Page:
On appeal, Dunn contends the trial court erred in granting summary judgment on his causes of action for breach of fiduciary duty, constructive fraud, fraudulent misrepresentation and negligent infliction of emotional distress. Even assuming that Dunn is not limited on appeal to challenging the court’s decision only as to his cause of action for breach of fiduciary duty because he failed to oppose summary resolution of the other causes of action, none of his contentions shows that he has a viable cause of action that survives summary judgment.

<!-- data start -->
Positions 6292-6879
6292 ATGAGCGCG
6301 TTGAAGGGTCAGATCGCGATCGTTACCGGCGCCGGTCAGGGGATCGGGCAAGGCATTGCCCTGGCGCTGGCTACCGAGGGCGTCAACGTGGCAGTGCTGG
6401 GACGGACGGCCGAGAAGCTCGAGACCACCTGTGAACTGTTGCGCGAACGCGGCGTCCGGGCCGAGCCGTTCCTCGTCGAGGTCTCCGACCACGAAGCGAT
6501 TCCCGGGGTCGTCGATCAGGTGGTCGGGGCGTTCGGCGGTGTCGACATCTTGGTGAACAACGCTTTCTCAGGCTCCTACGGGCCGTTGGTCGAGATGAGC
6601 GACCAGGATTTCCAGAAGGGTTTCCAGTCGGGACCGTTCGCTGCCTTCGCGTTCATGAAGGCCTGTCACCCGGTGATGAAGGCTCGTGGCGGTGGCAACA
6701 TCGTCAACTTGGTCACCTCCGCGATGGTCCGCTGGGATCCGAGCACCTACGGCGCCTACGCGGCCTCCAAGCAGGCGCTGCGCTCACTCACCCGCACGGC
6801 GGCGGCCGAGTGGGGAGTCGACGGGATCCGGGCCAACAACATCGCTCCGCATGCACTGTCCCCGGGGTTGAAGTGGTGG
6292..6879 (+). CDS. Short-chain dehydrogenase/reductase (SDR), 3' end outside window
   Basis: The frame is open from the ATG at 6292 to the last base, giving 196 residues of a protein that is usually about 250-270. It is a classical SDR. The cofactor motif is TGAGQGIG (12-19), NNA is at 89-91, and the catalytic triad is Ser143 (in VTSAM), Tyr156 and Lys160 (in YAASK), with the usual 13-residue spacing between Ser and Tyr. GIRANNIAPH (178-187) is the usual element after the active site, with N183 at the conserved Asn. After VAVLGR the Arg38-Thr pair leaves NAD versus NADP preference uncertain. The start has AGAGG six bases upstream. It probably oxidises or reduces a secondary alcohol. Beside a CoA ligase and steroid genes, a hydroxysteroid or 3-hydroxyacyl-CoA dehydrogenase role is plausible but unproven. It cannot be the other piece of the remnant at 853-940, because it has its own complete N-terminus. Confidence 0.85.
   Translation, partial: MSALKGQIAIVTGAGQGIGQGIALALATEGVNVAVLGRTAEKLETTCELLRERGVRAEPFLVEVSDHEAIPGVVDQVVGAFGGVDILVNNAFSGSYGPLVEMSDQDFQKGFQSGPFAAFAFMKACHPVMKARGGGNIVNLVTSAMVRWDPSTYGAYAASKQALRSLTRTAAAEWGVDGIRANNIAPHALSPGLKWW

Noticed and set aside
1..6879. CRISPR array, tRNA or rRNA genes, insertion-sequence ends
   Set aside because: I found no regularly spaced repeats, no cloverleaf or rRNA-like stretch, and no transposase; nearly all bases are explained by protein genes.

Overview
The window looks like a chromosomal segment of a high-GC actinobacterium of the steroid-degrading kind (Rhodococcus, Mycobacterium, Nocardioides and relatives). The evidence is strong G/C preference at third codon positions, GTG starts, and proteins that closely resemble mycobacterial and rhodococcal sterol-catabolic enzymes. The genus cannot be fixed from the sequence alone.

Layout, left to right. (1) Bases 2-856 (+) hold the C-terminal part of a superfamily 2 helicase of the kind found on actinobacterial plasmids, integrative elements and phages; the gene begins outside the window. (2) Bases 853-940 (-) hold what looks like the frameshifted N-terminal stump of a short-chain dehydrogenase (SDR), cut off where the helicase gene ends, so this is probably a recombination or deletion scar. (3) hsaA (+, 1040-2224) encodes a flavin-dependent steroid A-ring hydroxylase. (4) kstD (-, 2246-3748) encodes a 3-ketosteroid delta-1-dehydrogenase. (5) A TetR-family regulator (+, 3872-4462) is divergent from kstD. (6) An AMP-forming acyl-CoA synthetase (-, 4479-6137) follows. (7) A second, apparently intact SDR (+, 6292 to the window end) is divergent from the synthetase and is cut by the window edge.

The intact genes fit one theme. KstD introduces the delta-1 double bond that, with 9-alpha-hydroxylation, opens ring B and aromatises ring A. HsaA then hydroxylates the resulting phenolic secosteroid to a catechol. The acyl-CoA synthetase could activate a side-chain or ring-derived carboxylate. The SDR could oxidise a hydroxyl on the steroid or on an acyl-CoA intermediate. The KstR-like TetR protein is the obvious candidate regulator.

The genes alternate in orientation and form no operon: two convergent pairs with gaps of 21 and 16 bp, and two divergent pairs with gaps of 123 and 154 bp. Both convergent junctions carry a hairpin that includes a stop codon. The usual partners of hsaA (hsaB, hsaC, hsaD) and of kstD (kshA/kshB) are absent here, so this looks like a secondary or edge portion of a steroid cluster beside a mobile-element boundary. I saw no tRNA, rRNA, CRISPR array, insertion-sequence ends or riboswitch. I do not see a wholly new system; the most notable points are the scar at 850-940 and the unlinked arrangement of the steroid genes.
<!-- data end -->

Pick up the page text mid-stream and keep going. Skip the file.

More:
As to his breach of fiduciary duty cause of action, Dunn’s theory of liability is that Cobb never explained to him that the terms of the loan would include frequently fluctuating monthly payment amounts, varying interest rates and the possibility of a prepayment penalty. That theory of liability, however, is outside the scope of Dunn’s complaint. In his complaint, Dunn limited his allegations to claiming that Cobb did not disclose a discrepancy between the Truth in Lending Disclosure Statement that he was provided at the outset of the loan negotiation process and that signed by him during escrow of the loan he obtained. Dunn cannot use opposition to summary judgment to make new claims not contained in his complaint, and he never sought to amend the complaint: “[T]he pleadings set the boundaries of the issues to be resolved at summary judgment. [Citations.] . . . A summary judgment or summary adjudication motion that is otherwise sufficient, `cannot be successfully resisted by counterdeclarations which create immaterial factual conflicts outside the scope of the pleadings; counterdeclarations are no substitute for amended pleadings.’ [Citation.] Thus, a plaintiff wishing `to rely upon unpleaded theories to defeat summary judgment’ must move to amend the complaint before the hearing. [Citations.]” (Oakland Raiders v. National Football League (2005) 131 Cal.App.4th 621, 648.) Dunn, therefore, cannot rely on his unpleaded theory of liability to defeat summary judgment. (Id. at p. 649 [plaintiff cannot defeat summary judgment by claiming breaches of fiduciary duty that it did not allege in the complaint].)